Powell Smartly Swears Off Guidance But Then Doles Some Out

Even so, markets weren’t listening closely, or traders opted to hear what they wanted to hear.

<div class="paragraphs"><p>A monitor with Jerome Powell, chairman of the U.S. Federal Reserve, speaking during a news conference. (Source: Bloomberg)</p></div>
A monitor with Jerome Powell, chairman of the U.S. Federal Reserve, speaking during a news conference. (Source: Bloomberg)

Federal Reserve Chair Jerome Powell made waves in financial markets Wednesday by saying that rate increases will eventually slow and that he will refrain from “clear guidance” on the path of future ones. That contributed to the huge rally in stocks and bonds Wednesday, with the Nasdaq Composite Index posting its biggest jump since April 2020. The funny thing is, Powell actually did provide quite a bit of forward guidance in his press conference after the central bank’s rate decision — traders just opted to ignore it.

So why would financial markets celebrate these comments anyway? It’s complicated, but the general idea is that the Fed isn’t as set in its commitment to higher interest rates as originally thought. It’s open to making policy as the data dictates. Of course, the Fed has a dual mandate to promote maximum employment and stable prices, and the US economic expansion is clearly coming to a crossroads. Naturally, some investors think that incoming data on a softening economy could scare the Fed away from further tightening.

That’s misguided though. Speaking Wednesday after raising interest rates by 75 basis points, Powell said he thinks stable prices are a precondition for the economy and job market to thrive in the long run. With inflation at a 40-year high and unemployment at just 3.6%, it’s clear that the balance of priorities is on fighting inflation and will remain so for the foreseeable future.

But how high will the Fed lift interest rates to achieve its goals? One clue Powell offered Wednesday was that the estimates policy makers published in June in the Summary of Economic Projections, or SEP, remained “broadly in line” with the Fed’s current thinking on the destination of policy rates. Those estimates showed that the median estimate of Federal Reserve Board members and Federal Reserve Bank presidents was for a 3.8% federal funds rate for the end of 2023. That’s significantly higher than the 2.85% rate that that fed funds futures markets currently implies after Wednesday’s rally. Here’s the full Powell quote:

We’re going to be guided by the data. And I think you can still think of the destination as broadly in line with the June SEP because it’s only six weeks old. And sometimes SEPs can get old really quick. I think this one I would say it’s probably the best guide we have as to where the committee thinks it needs to get at the end of the year and then into next year. So I would point you to that.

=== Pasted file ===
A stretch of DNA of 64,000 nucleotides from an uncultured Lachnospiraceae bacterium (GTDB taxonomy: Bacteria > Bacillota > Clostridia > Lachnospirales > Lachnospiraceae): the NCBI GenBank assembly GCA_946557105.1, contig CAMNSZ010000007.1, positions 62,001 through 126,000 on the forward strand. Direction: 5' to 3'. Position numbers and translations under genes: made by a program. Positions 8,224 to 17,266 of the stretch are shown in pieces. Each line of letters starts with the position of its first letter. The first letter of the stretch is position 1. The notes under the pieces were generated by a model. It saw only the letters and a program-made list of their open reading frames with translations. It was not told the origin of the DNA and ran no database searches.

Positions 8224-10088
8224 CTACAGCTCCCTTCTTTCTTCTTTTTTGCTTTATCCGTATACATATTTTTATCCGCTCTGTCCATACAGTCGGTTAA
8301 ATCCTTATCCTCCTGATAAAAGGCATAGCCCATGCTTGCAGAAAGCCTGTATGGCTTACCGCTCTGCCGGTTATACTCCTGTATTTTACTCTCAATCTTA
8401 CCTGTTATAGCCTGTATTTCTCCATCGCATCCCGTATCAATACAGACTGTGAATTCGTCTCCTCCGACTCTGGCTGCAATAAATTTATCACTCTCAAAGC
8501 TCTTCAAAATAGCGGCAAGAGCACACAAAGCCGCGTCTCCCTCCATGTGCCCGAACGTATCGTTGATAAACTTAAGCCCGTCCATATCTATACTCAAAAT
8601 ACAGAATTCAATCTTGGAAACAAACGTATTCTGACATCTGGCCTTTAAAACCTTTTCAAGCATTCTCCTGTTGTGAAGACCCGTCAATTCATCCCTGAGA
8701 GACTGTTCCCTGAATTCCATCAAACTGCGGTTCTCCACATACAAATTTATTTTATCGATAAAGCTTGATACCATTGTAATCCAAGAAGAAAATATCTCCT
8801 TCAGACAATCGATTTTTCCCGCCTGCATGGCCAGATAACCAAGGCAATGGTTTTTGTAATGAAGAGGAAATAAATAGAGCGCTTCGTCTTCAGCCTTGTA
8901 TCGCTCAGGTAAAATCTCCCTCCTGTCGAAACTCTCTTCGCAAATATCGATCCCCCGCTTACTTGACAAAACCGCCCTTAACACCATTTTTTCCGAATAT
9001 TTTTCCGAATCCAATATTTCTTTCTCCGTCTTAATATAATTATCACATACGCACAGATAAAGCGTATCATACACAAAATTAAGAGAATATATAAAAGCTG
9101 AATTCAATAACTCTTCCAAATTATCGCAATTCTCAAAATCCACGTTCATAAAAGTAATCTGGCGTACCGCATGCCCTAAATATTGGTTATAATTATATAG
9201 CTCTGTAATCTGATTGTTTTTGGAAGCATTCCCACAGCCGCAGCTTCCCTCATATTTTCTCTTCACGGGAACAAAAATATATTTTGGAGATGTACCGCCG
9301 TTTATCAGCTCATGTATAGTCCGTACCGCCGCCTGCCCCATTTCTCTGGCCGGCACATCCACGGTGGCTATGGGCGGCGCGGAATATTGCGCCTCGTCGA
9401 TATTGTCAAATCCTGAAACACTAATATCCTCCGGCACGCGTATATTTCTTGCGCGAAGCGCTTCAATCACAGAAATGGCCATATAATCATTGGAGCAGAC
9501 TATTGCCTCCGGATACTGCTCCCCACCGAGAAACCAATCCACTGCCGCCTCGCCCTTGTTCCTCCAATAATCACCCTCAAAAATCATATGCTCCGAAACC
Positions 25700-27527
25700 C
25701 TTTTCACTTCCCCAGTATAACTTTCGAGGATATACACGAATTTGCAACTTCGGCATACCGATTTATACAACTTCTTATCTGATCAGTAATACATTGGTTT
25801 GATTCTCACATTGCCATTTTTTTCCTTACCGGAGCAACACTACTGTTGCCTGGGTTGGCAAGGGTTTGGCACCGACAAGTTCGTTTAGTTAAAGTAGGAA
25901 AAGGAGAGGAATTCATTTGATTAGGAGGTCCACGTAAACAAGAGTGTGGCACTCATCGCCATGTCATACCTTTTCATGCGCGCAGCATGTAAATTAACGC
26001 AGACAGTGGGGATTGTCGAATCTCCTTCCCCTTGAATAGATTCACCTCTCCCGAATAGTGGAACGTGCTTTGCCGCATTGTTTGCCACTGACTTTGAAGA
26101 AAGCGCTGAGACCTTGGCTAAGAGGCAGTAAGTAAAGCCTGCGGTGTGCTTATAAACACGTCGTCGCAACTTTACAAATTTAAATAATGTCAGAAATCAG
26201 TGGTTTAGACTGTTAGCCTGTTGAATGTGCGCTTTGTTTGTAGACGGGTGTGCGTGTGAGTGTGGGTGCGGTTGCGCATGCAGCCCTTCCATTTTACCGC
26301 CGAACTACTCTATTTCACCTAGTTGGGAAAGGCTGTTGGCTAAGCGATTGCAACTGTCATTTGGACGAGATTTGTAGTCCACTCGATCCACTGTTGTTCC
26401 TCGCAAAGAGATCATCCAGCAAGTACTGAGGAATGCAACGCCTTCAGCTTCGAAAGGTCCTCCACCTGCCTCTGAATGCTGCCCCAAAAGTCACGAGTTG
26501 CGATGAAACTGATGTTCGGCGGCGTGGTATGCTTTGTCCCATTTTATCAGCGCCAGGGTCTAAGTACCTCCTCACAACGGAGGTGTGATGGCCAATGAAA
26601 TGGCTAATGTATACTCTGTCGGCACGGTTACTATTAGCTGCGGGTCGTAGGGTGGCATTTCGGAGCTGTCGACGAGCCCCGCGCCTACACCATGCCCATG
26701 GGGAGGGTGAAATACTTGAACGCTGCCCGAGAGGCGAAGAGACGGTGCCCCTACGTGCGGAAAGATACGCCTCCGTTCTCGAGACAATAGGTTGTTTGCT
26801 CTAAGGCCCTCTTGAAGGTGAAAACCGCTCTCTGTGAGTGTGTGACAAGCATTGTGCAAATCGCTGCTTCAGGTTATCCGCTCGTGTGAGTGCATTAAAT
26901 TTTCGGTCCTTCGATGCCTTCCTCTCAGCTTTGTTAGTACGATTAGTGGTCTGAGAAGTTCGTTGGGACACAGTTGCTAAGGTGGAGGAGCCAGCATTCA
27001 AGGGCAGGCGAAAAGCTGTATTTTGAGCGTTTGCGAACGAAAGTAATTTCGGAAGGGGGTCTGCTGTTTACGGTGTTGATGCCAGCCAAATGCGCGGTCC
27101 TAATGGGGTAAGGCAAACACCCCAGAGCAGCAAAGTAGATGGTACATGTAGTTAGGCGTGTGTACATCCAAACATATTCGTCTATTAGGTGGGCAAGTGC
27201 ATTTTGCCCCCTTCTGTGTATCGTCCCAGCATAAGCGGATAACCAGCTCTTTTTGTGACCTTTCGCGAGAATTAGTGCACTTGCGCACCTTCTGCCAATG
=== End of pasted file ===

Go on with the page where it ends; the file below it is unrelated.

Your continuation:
The other key piece of guidance Powell provided was a glimpse into how he thinks about the labor market, and that too was considerably more hawkish than market participants seem to grasp. For at least the second time since May, Powell said that he thinks the natural rate of unemployment — the rate associated with stable prices, below which inflation is pressured higher — may have increased. “I would say it must have moved up materially,” he said. 

Although the variable is highly theoretical and hard to observe in real time, it’s a critical component of the way economists think about inflation and the path of interest rates. Economists who have studied the matter think that the matching function in the job market may have broken down during the pandemic as the economy shifted from services to goods, as people moved geographically and as some workers remained constrained by Covid-19 concerns. Anna Wong, Bloomberg Economics’ chief U.S. economist, thinks that this shift in thinking on the natural rate of unemployment is enough to suggest the Fed may now have to push the federal funds rate as high as 5% in mid-2023. Powell seemed to validate that call with his last remarks on the matter.

In all, it’s clear that the stock and bond markets exhibited some selective hearing on Wednesday. Powell’s decision to abandon forward guidance may ultimately be a smart move. It means that the Fed won’t get locked into a path at a challenging moment with many confusing crosscurrents in the economic data. It also won’t risk hurting its credibility by saying something it can’t stand by.

Before the Federal Open Market Committee meets again on Sept. 20-21 to vote on monetary policy, it will get two consumer price index reports and two unemployment reports, which could well change its assessment of the circumstances. Unfortunately, the inflation problem remains so concerning that the Fed can’t possibly temper its aggressiveness as much as markets are apparently implying. So the end of forward guidance as a formal strategy is a reasonable decision, and if one thing is evident from the events of Wednesday, markets don’t listen particularly closely anyway.

More From Other Writers at Bloomberg Opinion:

  • Are Interest Rates at Neutral? Markets Hope So: Mohamed El-Erian
  • Why the Federal Reserve Should Keep an Open Mind: Editorial
  • Do You Think Fed Hasn’t Done Enough? Think Again: Nir Kaissar

This column does not necessarily reflect the opinion of the editorial board or Bloomberg LP and its owners.

Jonathan Levin has worked as a Bloomberg journalist in Latin America and the U.S., covering finance, markets and M&A. Most recently, he has served as the company's Miami bureau chief. He is a CFA charterholder.

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